The Mariansleigh Cruwys family is the most numerous of all the surviving Cruwys branches. Unfortunately it has not been possible to trace the tree further back than the late 1700s as no baptism has yet been found for the earliest known ancestor George Cruwys, a mason, who died in 1856 in Mariansleigh. George married twice. His first wife was Ann Eastmond, who died in 1841. They produced six children. George’s second wife was Mary Ann Bartlett. They married in 1842, and the marriage certificate informs us that George's father was George Cruwys, a malster. We know from the 1851 census that George junior was born in Mariansleigh. His birth date varies from source to source and he was born any time between about 1781 and 1788. Unfortunately the Mariansleigh parish registers are not very well preserved and there are gaps for this critical period. I’ve also had searches done of the Bishop's Transcripts, but again there are gaps and no record of George's baptism has been found. The best hope now is to find a living Cruwys descendant from this tree who is willing to take a DNA test.

Wednesday, 7 November 2007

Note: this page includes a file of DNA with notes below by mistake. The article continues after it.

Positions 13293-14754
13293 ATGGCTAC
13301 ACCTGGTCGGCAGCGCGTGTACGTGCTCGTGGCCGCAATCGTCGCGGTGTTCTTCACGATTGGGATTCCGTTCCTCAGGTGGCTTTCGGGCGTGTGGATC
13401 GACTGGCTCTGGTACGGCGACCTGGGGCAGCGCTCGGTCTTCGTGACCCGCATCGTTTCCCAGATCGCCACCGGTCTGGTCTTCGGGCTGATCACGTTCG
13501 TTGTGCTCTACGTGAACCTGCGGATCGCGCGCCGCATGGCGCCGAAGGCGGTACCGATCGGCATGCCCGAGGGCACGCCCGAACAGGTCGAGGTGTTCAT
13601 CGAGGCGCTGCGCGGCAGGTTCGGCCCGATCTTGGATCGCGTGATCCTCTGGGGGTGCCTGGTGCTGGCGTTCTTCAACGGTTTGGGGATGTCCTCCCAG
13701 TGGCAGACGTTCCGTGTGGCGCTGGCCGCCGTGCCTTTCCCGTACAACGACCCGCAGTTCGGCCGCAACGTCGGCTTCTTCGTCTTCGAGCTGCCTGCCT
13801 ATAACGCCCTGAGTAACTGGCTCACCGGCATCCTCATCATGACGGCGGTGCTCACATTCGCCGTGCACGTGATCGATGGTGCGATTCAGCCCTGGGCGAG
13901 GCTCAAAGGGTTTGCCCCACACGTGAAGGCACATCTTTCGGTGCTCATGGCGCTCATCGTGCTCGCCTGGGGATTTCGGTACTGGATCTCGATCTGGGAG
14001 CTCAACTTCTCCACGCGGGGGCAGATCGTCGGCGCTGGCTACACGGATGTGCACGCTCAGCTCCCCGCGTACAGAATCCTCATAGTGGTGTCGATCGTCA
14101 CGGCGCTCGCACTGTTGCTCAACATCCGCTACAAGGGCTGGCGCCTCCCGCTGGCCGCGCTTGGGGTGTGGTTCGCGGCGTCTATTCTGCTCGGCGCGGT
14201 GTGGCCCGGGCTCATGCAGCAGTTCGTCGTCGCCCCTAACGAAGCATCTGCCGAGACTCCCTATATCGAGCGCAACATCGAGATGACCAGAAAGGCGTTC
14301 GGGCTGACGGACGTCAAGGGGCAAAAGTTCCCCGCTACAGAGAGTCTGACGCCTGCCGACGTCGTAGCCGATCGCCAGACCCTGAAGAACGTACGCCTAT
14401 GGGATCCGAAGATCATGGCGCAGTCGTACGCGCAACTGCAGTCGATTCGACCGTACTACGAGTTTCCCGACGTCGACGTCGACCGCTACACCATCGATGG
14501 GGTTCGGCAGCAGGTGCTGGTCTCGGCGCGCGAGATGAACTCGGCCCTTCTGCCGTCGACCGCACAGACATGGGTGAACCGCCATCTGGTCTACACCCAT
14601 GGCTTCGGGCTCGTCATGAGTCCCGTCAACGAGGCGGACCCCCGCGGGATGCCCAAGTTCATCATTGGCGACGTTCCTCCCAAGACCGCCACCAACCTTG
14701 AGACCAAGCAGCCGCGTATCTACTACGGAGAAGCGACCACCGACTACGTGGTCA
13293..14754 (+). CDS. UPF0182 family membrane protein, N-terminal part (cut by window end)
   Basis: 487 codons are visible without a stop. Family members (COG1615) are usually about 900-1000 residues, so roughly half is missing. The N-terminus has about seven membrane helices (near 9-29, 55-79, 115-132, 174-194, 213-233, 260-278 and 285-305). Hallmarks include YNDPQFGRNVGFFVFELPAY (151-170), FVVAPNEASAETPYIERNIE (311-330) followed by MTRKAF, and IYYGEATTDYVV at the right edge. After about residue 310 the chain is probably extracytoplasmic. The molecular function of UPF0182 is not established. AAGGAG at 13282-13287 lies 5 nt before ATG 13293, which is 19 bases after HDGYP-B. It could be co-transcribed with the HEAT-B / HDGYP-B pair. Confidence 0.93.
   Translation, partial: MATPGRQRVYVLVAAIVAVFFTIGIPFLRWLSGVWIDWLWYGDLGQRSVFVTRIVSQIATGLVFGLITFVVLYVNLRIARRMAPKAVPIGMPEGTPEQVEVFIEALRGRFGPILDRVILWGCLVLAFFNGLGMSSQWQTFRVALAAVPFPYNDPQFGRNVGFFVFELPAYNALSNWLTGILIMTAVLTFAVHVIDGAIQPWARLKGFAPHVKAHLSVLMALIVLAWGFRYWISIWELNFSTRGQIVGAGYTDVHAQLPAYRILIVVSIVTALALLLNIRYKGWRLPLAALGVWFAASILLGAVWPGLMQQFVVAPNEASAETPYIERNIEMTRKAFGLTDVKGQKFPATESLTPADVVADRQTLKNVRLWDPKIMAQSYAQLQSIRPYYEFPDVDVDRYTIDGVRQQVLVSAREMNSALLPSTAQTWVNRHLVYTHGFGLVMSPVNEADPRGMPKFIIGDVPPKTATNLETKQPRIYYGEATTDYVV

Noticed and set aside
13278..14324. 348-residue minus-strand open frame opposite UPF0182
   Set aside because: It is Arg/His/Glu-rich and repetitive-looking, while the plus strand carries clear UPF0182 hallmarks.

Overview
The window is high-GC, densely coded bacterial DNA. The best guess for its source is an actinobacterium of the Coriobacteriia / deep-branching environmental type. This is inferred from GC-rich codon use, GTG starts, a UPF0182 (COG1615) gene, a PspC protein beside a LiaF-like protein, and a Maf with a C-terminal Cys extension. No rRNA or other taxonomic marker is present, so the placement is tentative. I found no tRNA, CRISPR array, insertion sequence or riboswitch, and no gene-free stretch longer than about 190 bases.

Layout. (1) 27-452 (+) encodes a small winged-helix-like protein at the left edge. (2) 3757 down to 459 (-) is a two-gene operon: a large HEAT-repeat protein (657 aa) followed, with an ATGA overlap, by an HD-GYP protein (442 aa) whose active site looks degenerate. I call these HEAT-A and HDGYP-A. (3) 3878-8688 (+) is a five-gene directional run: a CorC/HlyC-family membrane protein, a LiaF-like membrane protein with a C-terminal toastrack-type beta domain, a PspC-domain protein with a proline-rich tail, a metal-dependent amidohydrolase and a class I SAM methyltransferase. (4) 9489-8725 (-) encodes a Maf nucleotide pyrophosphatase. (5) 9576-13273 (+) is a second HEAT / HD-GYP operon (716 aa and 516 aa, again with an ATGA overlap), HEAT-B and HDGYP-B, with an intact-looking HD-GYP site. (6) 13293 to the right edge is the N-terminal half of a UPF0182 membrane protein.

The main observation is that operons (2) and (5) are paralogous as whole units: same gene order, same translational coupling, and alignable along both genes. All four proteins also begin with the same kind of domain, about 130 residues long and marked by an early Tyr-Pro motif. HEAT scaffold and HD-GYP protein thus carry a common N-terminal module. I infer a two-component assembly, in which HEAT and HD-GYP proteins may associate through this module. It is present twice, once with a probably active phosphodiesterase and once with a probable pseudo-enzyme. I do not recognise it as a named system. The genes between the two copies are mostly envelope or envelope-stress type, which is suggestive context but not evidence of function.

We were away on holiday in Malta over half-term and I've had a lot of catching up to do since we've been back, hence the lack of posts. If I haven't replied to your e-mail as yet then I promise I will do so shortly! In the meantime I'm posting a few photographs of my Maltese highlights. Malta was once the home of the Knights of St John who have left a remarkable architectural legacy. Unfortunately today much of the island is over-developed and is scarred by back-to-back apartment blocks and hotels, which form a continuous sprawl along most of the coast from St Paul's Bay down to Valetta, the fortified capital built by the Knights after the Great Siege of 1565. The photograph below shows the Siege Bell Monument in Valetta which commemorates the award of the George Cross to Malta in World War II and honours those who lost their lives during the Siege of Malta from 1940 to 1943.The Palazzo Parisio in Naxxar is the finest stately home on the island. It was built in 1733 by Grand Master Antonio Manoel de Vilhena, and was lavishly refurbished by the Maltese banker and philanthropist, Giuseppe Sciculuna, at the end of the nineteenth century. The formal gardens contain an exotic collection of Mediterranean plants with a colourful backdrop of bougainvillea on the walls.Gozo is Malta's sister island, and is just a short 30-minute ferry crossing from Malta. It is much greener and much less spoilt than Malta. The Azure Window (below) in Dwerja on the west coast of Gozo is one of the island's natural wonders.